Marak stared at him for a minute before concluding he would do just what he said. He slumped and nodded wearily. “We apologize for bearing arms against you,” he said slowly, eyes on the floor.
He hesitated, not sure if his sincerity was real or false. There was no outward reason to suspect treachery but his priestly intuition was kicking into high gear and he suddenly found himself reluctant to trust the man. He resolved to keep a close eye on him. “Release them.”
(A very close eye.)
Jon reluctantly obeyed, untying the ropes slowly as if to give him time to come to his senses. The three men massaged their arms and legs to restore the feeling then stood up, wobbling slightly.
Aaren turned and eyed the colorfully dressed navigator. Where he’d acquired his vast wardrobe was a mystery. He certainly hadn’t brought any trunks onboard. It was yet more evidence that Altman was using a great deal of magic. “As for you, I suggest you take care of how you choose your words. This is my ship and I won’t tolerate anyone stirring up trouble. Understand?”
“A dull and tiresome journey lies ahead, I fear,” he sighed.
“Cut the comedy! I don’t want any trouble. Do you understand?” He glared fiercely at him.
“I understand. You don’t have to bite my head off.” He lapsed into a dark study, muttering to himself.
“Good. And to keep you busy you’ll be teaching each of us in turn how to navigate, starting with Katrina.”
Altman started to protest but saw the set of his jaw and decided not to risk incurring his wrath. “Sure, no problem.”
“Captain,” he added dangerously.
“Sure, no problem, Captain,” he repeated smoothly.
Aaren nodded shortly. “This incident is over and will never be discussed again. Understood?”
Slow nods answered him from around the room. “Good. Now, I believe we were discussing the condition of the ship. Jon, you have the floor.” He sat down and waited resolutely for Jon to begin. Reluctantly he got up and began where he had left off, listing the damages the Sky Hawk had sustained along with possible methods of repair. The conversation began taking on a more normal air and Aaren sat back to watch and consider their position.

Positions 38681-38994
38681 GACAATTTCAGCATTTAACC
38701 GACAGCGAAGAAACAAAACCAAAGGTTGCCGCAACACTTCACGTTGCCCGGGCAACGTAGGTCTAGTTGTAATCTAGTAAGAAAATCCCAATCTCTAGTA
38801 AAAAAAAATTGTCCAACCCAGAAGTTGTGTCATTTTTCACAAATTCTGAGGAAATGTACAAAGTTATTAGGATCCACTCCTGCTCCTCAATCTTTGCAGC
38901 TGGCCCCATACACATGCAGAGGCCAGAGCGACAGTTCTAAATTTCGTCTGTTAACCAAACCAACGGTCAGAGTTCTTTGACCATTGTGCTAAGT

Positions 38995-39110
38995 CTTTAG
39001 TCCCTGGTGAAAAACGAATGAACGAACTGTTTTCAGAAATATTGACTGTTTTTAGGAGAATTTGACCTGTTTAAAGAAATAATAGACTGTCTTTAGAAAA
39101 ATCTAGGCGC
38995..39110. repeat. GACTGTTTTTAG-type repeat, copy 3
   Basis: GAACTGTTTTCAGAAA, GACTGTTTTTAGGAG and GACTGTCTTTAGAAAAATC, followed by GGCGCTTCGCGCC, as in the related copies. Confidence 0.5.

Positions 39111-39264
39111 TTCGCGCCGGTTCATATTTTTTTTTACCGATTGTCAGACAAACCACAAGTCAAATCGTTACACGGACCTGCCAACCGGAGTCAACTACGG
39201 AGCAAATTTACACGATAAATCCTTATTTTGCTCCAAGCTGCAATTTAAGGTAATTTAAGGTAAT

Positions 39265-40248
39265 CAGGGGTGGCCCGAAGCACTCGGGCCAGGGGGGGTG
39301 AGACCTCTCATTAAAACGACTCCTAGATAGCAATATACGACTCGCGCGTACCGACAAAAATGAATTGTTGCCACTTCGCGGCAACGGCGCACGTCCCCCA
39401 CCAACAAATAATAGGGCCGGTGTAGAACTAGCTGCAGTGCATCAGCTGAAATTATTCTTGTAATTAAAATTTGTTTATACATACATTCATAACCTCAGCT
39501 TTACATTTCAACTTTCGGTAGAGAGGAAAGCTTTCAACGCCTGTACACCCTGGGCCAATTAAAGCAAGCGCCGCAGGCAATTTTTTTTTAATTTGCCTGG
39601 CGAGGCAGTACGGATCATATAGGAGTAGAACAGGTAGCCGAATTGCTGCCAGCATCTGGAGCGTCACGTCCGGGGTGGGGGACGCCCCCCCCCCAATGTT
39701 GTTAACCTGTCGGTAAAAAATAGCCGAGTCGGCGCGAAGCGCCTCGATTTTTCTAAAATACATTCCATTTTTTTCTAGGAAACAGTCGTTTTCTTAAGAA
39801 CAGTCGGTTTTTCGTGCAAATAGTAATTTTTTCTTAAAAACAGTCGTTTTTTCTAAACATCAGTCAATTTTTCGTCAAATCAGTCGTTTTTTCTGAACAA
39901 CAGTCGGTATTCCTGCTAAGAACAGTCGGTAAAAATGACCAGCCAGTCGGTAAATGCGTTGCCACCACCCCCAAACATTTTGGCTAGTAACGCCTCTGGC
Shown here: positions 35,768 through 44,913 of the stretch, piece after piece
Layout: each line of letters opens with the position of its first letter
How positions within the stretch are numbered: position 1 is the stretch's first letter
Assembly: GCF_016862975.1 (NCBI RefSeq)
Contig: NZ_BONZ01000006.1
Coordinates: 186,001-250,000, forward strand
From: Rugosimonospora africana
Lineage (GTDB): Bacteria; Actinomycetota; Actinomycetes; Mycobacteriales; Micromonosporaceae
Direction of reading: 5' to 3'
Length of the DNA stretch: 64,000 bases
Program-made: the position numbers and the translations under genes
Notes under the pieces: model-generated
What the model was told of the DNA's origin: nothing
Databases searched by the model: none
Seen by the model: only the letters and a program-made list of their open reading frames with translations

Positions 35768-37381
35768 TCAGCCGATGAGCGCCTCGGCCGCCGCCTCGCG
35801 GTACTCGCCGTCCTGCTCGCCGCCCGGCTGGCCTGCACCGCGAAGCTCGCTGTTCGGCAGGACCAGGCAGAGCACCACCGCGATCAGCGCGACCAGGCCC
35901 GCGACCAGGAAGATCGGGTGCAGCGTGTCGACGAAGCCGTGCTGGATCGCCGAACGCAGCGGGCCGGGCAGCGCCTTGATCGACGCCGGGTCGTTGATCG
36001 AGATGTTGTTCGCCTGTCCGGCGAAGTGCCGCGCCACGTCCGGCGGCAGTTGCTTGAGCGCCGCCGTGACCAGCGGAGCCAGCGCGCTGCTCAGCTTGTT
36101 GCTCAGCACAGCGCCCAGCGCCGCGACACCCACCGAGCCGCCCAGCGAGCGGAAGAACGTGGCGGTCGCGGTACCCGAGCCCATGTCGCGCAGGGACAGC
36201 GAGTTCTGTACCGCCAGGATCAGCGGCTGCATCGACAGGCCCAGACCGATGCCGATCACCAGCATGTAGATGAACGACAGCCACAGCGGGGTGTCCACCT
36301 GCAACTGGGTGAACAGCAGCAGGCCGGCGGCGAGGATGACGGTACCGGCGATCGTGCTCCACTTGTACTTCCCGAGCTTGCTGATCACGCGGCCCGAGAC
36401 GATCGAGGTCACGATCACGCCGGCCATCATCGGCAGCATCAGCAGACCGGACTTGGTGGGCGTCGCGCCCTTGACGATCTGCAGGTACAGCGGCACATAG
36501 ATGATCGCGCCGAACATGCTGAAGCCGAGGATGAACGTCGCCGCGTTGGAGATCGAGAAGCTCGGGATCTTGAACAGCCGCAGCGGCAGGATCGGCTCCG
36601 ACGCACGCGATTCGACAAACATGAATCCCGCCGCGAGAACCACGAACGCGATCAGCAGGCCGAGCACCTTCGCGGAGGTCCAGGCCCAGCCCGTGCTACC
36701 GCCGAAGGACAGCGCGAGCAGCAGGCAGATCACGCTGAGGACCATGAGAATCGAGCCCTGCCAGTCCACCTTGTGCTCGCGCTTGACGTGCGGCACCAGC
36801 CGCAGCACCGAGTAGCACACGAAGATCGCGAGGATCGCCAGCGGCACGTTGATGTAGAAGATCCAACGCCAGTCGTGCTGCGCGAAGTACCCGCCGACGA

He was under no illusions about Marak. The longer he was around the beefy man, the stronger his aversion toward him became. There was a darkness in Marak’s heart that couldn’t be ignored. He knew Mira’s intuition was nearly as strong as his. He could see in her eyes she didn’t think the incident was over for Marak anymore than he did. Which meant it wasn’t over for Taanen either; his only desires were what Marak desired. The two of them would bear watching.
Garrick was more of a question mark. He’d spent most of his time working with the Knights since coming on board and had only been with Marak a couple of months before that. He hadn’t had a position of importance in Marak’s caravan, just an ordinary guard position. His loyalty to the caravan master was an open question despite his coming to his defense.
He’d have Jon start training with him just in case though, and anyway, it never hurt to have a backup.
Altman was the real problem though, and later that night he discussed the incident at length with Mira, especially the flamboyant navigator’s part in instigating it.
Mira had already made up her mind. “I don’t trust him at all. There’s something about him that doesn’t feel right. He’s missing something inside.”
Aaren smiled. “Your feelings do you credit. Any priest would be proud to have such wisdom.”
She was startled. “But it’s just a hunch.”